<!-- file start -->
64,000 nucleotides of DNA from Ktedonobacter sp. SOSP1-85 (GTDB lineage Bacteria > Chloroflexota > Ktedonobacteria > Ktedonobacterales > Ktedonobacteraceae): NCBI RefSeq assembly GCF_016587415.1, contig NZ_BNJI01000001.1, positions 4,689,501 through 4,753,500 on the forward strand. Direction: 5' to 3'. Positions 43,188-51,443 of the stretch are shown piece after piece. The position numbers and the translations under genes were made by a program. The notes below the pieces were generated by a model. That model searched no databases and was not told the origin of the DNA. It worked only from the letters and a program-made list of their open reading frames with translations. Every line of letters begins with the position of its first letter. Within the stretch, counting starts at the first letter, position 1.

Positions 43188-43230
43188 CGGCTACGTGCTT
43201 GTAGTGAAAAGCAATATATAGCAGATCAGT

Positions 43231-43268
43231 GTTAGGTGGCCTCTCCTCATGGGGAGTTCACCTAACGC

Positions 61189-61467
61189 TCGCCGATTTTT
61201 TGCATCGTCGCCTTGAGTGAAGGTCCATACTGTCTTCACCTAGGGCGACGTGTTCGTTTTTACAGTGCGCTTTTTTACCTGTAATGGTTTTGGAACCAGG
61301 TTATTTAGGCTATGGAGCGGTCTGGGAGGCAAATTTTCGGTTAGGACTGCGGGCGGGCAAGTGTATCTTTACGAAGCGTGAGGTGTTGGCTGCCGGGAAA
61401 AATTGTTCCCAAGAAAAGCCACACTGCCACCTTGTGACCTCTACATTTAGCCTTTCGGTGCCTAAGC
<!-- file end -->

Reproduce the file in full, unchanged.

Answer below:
64,000 nucleotides of DNA from Ktedonobacter sp. SOSP1-85 (GTDB lineage Bacteria > Chloroflexota > Ktedonobacteria > Ktedonobacterales > Ktedonobacteraceae): NCBI RefSeq assembly GCF_016587415.1, contig NZ_BNJI01000001.1, positions 4,689,501 through 4,753,500 on the forward strand. Direction: 5' to 3'. Positions 43,188-51,443 of the stretch are shown piece after piece. The position numbers and the translations under genes were made by a program. The notes below the pieces were generated by a model. That model searched no databases and was not told the origin of the DNA. It worked only from the letters and a program-made list of their open reading frames with translations. Every line of letters begins with the position of its first letter. Within the stretch, counting starts at the first letter, position 1.

Positions 43188-43230
43188 CGGCTACGTGCTT
43201 GTAGTGAAAAGCAATATATAGCAGATCAGT

Positions 43231-43268
43231 GTTAGGTGGCCTCTCCTCATGGGGAGTTCACCTAACGC

Positions 61189-61467
61189 TCGCCGATTTTT
61201 TGCATCGTCGCCTTGAGTGAAGGTCCATACTGTCTTCACCTAGGGCGACGTGTTCGTTTTTACAGTGCGCTTTTTTACCTGTAATGGTTTTGGAACCAGG
61301 TTATTTAGGCTATGGAGCGGTCTGGGAGGCAAATTTTCGGTTAGGACTGCGGGCGGGCAAGTGTATCTTTACGAAGCGTGAGGTGTTGGCTGCCGGGAAA
61401 AATTGTTCCCAAGAAAAGCCACACTGCCACCTTGTGACCTCTACATTTAGCCTTTCGGTGCCTAAGC